Where was the oversight? Didn’t parents or child welfare workers take note? Well, according to NBC News, legal authorities did receive numerous complaints about Circle of Hope– at least 19 reports were logged since the school was opened in 2006. But thanks to Missouri’s lax laws regarding private school oversight, no actions were ever taken. Consequently, there have been many cases of abuse and even a few deaths at religious and/or military reform schools like Circle of Hope. I mentioned Mountain Park, in Patterson, Missouri, earlier in this post. That school closed in 2004, but eight years prior to its closure, a student was murdered there by another student. There was also a death at the now defunct Thayer Learning Center, a Mormon/military based program based in Kidder, Missouri, when a student collapsed there.
I’ve been following these types of reform programs for about twenty years. Progress has been made, since a lot of the worst programs have been shut down. However, as the news about Circle of Hope suggests, there are still programs out there that operate without any oversight and employ extremely abusive methods to control teens. And a lot of the people running the schools are deviants who are looking after children who need help from trained professionals. But even some of the so called professionals are ill equipped and unsuitable for the job.
I wrote about a program that was located near where I grew up. Hopesville Christian Academy had a history of taking in troubled teens from all over the state of Virginia. Many times, the care was paid for by taxpayers. But then it turned out that the man running the school, who had inherited the job from his father-in-law who had founded it, was sexually abusing his charges.
Also, back in 2008, I became aware of a deviant social worker from Middlesex County, Virginia, the county adjacent to my hometown of Gloucester, Virginia. The social worker, Arthur Bracke, had worked with abused children for many years. But he was also abusing them himself. After he retired from his job, he was outed for being a deviant and wound up in prison, where he later died. As someone who has a MSW myself, it is shocking to me that this man got away with molesting and abusing so many children and managed to retire from his job before he was finally discovered. Before his arrest, Bracke tried to murder one of the three sons he had adopted from the foster care system by intentionally setting his rented house on fire while the 19 year old boy was sleeping in it.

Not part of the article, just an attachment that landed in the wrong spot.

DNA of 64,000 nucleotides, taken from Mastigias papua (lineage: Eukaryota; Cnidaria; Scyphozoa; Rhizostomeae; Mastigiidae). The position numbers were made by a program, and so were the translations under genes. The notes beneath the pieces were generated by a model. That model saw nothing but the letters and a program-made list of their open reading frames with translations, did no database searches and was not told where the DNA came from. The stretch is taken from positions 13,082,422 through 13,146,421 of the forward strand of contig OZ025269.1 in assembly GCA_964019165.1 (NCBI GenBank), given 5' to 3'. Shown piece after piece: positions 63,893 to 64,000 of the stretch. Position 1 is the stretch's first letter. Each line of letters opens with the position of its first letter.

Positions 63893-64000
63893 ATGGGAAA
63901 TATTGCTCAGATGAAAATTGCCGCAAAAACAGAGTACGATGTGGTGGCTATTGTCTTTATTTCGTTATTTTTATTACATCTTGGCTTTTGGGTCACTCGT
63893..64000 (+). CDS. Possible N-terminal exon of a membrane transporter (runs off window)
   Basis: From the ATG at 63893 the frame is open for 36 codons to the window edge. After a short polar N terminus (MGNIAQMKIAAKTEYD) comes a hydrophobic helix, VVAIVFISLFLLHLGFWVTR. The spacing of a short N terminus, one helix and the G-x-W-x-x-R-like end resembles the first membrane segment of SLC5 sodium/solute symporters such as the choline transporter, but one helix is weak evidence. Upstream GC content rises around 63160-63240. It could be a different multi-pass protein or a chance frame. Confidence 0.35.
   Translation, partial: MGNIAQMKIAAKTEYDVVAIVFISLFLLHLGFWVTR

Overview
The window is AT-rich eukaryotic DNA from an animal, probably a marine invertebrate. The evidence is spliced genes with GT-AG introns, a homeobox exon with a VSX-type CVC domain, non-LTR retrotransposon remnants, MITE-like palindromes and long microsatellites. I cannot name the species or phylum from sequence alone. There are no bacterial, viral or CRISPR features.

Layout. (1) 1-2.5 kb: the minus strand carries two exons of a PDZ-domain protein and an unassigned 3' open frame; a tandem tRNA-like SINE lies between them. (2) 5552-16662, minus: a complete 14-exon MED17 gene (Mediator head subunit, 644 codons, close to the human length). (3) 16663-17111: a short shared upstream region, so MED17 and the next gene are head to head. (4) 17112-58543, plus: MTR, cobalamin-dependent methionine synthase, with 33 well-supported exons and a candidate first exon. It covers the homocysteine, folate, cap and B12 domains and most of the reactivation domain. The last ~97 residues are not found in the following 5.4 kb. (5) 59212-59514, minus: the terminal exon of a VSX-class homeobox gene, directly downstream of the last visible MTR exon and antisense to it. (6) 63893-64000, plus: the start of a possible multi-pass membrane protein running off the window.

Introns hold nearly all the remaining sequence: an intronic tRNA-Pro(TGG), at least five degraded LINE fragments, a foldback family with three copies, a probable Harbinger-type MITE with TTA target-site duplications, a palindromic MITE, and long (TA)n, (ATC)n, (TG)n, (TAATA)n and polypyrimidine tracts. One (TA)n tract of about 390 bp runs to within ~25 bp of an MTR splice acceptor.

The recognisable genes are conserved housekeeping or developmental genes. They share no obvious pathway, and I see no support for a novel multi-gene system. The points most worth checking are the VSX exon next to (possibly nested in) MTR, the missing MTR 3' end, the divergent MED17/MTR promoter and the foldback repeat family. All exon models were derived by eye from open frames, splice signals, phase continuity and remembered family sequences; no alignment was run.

Although there are some good people who work with teens, there are also a lot of bad people. And they take advantage of stressed out, desperate, frustrated parents who just want to pain to end. The kids go off to “rehab” and their parents are kept unaware of what’s going on with their child. Many times, the youngsters come out of these schools scarred by the abuse and traumatized forever. Or, in worse cases, the children end up dying from abuse, neglect, or murder.
I’m glad to read that another school has been shut down. I just wish it had never been allowed to open and operate without any oversight whatsoever. My heart breaks for the children who were forced to endure the abuses at Circle of Hope and other schools like it. Life is hard enough without having your parents send you away to a place where your life is controlled by criminals. I hope justice is served in the Householders’ case. I am all for them getting a fair trial, but I have learned that where there’s smoke, there’s fire. It will be interesting to read what becomes of them as they move through the legal system… and I hope Missouri lawmakers are paying attention and take some action to stop these abusive programs. I also hope parents open their eyes and get wise to these places.